SMD components are small and can be tricky to manipulate. Apparently a small vacuum pump attached to a nozzle is helpful, so I thought I’d build one. This isn’t a new idea: just look on the Internet.1

The basic idea is to make something a bit like a small vacuum cleaner, but one where the nozzle is so narrow that small parts get stuck on the end of it rather than disappearing into it.

Vacuum Pen

You can buy cheap (~£2) manual vacuum pickups on eBay, for example the Aoyue 9392 and clones. They have the requisite nozzle but instead a vacuum pump have a small rubber balloon inside. To pick up a part, squeeze the balloon with a button expelling the air, place the part over the end of the nozzle then release the button. The balloon will expand, sucking the component to the tip.

It’s all a bit hit-and-miss, so I intended to remove the balloon, attach a vacuum pump, and control the whole thing by leaving an air hole in the side. To get vacuum I’d just cover the hole.

In practice though it was hard to get the hole in a comfortable place, so I used the nozzle but discarded both the balloon and barrel. Instead I used a short length of black polyurethane tube (10mm outside diameter, 6.5mm inside) which was a snug, airtight, friction fit on the nozzle.

I melted a ~3mm hole in the side, abusing a soldering iron, and glued the tube to the vacuum pump in the end with hot melt glue.

You could probably make your own nozzle by bending a dispensing needle, and that might be better: 0603 parts are small enough to fit easily in the nozzle from the 939. It’s a 16-gauge3 nozzle, so perhaps you could get a smaller one.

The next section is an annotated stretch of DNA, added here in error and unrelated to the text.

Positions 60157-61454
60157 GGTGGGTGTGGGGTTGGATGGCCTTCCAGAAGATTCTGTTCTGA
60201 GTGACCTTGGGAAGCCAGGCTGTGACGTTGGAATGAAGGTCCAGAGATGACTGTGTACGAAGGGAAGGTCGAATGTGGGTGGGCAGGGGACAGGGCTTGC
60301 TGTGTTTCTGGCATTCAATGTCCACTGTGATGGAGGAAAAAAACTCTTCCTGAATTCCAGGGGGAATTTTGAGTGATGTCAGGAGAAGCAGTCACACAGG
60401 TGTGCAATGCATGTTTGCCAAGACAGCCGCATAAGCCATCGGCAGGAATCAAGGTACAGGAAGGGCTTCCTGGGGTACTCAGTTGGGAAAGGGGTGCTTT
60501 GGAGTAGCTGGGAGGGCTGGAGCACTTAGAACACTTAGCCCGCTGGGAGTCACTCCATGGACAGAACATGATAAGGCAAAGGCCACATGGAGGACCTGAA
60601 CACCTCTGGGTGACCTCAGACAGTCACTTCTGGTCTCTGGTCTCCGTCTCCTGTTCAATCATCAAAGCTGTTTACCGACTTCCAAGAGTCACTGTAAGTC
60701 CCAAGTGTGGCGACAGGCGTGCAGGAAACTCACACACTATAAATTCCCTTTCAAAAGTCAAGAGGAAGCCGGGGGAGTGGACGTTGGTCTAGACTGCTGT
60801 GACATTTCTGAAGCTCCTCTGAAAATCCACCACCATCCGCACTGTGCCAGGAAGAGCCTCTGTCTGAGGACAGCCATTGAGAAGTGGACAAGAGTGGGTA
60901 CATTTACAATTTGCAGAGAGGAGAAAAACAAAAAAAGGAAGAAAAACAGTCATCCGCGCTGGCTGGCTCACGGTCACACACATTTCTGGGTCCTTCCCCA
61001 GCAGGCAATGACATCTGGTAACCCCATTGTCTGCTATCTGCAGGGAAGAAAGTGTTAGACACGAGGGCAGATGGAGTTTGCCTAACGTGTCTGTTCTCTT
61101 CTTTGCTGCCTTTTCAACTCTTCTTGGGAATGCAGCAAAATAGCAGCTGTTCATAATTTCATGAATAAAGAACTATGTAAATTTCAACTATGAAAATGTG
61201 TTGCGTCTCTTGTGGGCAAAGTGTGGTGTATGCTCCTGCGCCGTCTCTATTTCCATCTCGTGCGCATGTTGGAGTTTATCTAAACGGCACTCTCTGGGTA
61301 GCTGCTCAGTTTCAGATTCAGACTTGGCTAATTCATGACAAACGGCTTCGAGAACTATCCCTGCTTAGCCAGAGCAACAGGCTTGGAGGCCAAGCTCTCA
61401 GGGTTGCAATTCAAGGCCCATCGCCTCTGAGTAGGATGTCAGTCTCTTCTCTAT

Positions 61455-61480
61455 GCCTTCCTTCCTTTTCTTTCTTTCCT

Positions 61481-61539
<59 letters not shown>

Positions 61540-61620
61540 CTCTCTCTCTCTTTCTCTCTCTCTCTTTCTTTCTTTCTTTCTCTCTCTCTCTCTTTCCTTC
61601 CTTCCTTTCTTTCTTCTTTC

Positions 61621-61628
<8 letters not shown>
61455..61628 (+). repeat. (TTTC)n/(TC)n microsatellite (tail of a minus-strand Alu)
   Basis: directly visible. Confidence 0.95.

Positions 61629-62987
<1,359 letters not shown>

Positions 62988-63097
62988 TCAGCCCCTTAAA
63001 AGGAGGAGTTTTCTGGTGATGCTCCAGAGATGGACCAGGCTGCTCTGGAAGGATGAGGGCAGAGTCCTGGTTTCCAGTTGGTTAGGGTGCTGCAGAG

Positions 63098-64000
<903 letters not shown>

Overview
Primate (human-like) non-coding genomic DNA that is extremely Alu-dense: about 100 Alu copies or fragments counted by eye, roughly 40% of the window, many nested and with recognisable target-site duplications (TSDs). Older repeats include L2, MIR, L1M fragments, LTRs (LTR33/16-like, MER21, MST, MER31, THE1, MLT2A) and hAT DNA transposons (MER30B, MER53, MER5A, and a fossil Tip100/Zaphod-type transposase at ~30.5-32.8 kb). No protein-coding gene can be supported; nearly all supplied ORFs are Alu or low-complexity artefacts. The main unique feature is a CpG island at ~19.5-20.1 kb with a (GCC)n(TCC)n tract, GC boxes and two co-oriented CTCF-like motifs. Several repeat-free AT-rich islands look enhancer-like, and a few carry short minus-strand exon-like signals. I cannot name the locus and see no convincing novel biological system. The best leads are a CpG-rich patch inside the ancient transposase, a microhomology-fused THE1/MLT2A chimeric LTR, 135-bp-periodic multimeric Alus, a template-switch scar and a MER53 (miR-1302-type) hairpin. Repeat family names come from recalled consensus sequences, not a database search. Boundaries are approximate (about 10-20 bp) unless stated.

Vacuum Pump

I bought a cheap (~£10) aquarium pump from eBay,the HiDOM HD-603.4 It’s designed to blow air, but by reversing the non-return valves inside it becomes a vacuum pump. This is a well-trodden path.5

Reversing the valves is easy and basically follow these notes from The Danger Zone.6 The key steps are:

  1. Unscrew the base, and take the bellows apart.
  2. Rotate the discs holding the non-return valves through 180°, cutting away a locating pin so they fit.
  3. Put it back together.

The HD-603 boasts a couple of vacuum ports: I plugged one of them with a spare bit of tube filled with hot-melt glue.

Although not silent, the pump is really rather quiet.


It’s obviously good if the tubing is light and flexible. Clear PVC tube with an inner diameter of 4mm and an outer diameter of 6mm seems to fit the bill, and eBay supplied a metre of it for less than two pounds.

The tube is a good friction fit on the pump, and doesn’t leave too big a gap in the pen barrel.

In conclusion

It’s easy and cheap to build one of these! I spent about £16 and you could probably reduce that a bit by tweaking the pen. A smaller pump might work too: I just don't know.